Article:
Augustine actually addresses this question about how to learn in his dialogue, On the Teacher, where he assists Adeodatus in learning abstract concepts like symbols and signs. By appealing to his son to reflect upon his own soul, Augustine helps lead his son away from the empirical observation of external objects to explore the interiority of his mind for truth and then ultimately to transcend it by contemplating God. Once Adeodatus reaches this point, he can return to the world of the mundane and encounter them from this new perspective of his interior life. Now persuading students, faculty, and administrators to contemplate God would be a futile, if not outright mocked, task at the multiversity, but it is possible to make a case for pursuing truth. And if Augustine is correct, that truth equates with God, it might be possible that the multiversity would eventually reach that point that Augustine claims, but it could not start from there, as he would have us.

For, as Augustine observes, to understand or contemplate truth ultimately requires the individual to experience it for him or herself. This “inner teacher,” about which Augustine writes, is the exploration of our own interiority to look for truth; thus, making learning an exercise of one of our own mind. The most that a teacher can do is prompt the student to reflect upon his or her own interiority to discover wherein truth resides. Like Socrates’ demonstration of the slave boy in Plato’s Meno, Augustine explains cognitive achievements by postulating unobservable experiences within students: they have inborn knowledge or access to such knowledge through a meditator like Christ. For the multiversity, the point is less about the role of Christ than considering the paradigm of interior knowledge. This theory runs contrary to the predominant multiversity’s model of knowledge-transfer, where the teacher transfers knowledge to the student in reading, writing, and, for some tenured professors, videos. Teaching for Augustine is ultimately a Socratic enterprise of dialectics to elicit reflection, discussion, and debate about what constitutes truth for both the individual and the community.

Although the student must reflect upon his or her own interiority to pursue truth, he or she paradoxically requires a community to accomplish this undertaking. In his various works – like Of the Works of the Monks, The City of God, On Christian Doctrine – Augustine writes about the need for community to learn because he believes that dialogue is the best way, imitating the triune God with the corresponding human, cognitive activities of memory, understanding, and will. To learn within a community not only prevents the solipsism of one’s own reflection of one’s interiority, as they will be discussed, examined, and contested with others, but it also promotes virtues like friendship and justice that demands the other. It is because of these differences among individuals – or to use the multiversity’s word, diversity – that makes these virtues possible.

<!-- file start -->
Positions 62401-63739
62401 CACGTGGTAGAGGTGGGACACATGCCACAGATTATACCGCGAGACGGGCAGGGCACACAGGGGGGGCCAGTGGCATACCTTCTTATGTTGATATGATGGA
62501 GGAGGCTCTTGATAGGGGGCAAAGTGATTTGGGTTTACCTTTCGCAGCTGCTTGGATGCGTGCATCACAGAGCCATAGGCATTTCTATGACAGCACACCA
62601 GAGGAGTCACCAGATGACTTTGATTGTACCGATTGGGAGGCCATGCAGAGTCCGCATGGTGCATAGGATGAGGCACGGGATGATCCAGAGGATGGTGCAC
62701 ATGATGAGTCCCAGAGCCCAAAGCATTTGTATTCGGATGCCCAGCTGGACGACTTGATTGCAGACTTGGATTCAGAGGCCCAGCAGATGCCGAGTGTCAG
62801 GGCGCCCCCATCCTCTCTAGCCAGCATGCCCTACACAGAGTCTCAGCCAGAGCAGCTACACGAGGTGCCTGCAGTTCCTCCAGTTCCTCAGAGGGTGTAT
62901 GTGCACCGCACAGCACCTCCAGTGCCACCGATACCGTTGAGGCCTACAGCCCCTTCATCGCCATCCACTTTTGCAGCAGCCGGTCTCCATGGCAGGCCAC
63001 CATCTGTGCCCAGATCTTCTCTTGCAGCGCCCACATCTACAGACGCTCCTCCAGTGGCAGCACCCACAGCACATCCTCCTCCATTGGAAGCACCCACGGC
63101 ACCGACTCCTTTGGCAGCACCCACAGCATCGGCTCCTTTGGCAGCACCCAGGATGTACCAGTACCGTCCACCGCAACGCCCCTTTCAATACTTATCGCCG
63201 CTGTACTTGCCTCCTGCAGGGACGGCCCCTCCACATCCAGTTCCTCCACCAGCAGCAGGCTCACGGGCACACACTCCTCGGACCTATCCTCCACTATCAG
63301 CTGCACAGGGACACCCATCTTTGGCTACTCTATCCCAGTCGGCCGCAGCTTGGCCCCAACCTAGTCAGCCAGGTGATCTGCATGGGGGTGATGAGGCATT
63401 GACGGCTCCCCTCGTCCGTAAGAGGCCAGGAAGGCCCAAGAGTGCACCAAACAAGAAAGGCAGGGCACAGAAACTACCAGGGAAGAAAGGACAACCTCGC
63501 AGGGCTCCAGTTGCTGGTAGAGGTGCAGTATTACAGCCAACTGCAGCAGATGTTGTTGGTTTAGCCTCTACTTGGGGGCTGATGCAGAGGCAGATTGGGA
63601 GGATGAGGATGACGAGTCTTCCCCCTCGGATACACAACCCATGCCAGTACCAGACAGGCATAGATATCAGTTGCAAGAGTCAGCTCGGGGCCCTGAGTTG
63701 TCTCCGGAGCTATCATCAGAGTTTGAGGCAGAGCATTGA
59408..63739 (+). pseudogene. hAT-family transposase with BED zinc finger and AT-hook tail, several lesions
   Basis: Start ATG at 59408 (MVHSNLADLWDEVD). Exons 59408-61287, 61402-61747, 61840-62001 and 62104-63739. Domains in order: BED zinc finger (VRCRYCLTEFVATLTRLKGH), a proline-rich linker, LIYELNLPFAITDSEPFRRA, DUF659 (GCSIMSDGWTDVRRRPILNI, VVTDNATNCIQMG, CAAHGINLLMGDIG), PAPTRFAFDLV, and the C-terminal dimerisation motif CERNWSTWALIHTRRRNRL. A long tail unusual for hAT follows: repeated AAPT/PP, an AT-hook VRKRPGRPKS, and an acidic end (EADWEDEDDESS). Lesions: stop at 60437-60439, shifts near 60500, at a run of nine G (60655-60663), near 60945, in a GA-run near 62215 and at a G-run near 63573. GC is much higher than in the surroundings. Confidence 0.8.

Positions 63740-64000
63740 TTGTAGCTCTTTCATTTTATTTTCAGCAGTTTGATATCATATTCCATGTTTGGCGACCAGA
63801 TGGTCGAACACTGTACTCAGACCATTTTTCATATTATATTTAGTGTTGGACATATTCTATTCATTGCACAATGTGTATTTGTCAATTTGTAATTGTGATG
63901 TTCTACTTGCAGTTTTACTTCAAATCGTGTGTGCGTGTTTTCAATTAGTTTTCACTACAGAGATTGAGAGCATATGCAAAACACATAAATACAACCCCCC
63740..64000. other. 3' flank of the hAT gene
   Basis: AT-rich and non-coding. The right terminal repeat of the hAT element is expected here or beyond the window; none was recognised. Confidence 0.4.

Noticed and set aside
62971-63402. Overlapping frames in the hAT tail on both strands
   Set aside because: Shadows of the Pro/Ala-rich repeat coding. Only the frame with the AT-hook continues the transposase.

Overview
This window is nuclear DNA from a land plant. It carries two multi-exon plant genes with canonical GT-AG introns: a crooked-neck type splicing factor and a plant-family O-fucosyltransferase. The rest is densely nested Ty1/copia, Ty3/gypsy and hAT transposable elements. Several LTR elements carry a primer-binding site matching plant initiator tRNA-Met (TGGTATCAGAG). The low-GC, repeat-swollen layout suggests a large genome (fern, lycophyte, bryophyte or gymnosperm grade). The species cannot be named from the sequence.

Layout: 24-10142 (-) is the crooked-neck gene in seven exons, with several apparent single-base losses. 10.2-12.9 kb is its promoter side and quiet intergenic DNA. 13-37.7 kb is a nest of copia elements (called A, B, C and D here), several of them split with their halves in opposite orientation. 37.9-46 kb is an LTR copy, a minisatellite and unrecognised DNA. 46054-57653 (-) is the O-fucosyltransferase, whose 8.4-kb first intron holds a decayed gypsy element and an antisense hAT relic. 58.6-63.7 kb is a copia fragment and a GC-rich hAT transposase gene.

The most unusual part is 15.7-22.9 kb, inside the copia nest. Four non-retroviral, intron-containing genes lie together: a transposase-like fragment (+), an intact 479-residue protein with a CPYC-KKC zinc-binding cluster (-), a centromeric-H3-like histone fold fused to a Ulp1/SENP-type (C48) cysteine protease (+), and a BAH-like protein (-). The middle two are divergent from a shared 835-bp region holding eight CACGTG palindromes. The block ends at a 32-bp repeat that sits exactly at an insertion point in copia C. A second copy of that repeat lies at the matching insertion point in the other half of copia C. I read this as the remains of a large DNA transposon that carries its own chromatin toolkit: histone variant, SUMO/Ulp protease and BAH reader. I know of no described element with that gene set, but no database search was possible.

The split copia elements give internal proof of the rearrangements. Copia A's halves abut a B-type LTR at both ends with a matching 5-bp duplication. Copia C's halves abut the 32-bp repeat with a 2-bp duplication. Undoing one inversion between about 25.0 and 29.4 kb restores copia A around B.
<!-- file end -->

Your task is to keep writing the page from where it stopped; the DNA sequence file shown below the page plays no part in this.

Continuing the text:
Conceding that the multiversity’s practice of diversity today often leads to fragmentation, discord, and even extortion, it doesn’t necessarily have to, if the community is united by its love of the same object. As Augustine describes in exhausting detail in The City of God, communities are formed by what they love; and for the multiversity, it can be formed and therefore made whole by having its disparate communities love the same object, such as the pursuit of truth. If this were the case, then students, faculty, administrators, staff, alumni, and the public would be able to form a genuine community while, at the same time, allow a diversity of ways to pursue their love and reap the benefits of friendship and virtue.

These assorted ways to pursue truth would require the multiversity to scale its communities according to the proper roles, functions, and effectiveness required for each task. The multiversity would be forced to answer questions like: Can students authentically learn in large lectures halls and with online avatars? Can faculty truthfully teach by recycling their notes from the 1990s and pursue scholarship by presenting the same conference paper for the past five years? Can administrators accurately know what is transpiring with students and faculty, given the multiple layers of bureaucracy that buffer them from their alleged constituents? The answers to these and other similar questions would first entail them to answer the question “What do you love?” Thus, Augustine’s ideas of amare and interiority can help us try to answer these questions of why and how, and, in the process, show us that learning, in the end, is paradoxically both a personal and communal activity.

Lee Trepanier is a Professor of Political Science at Saginaw Valley State University. More information about him can be found at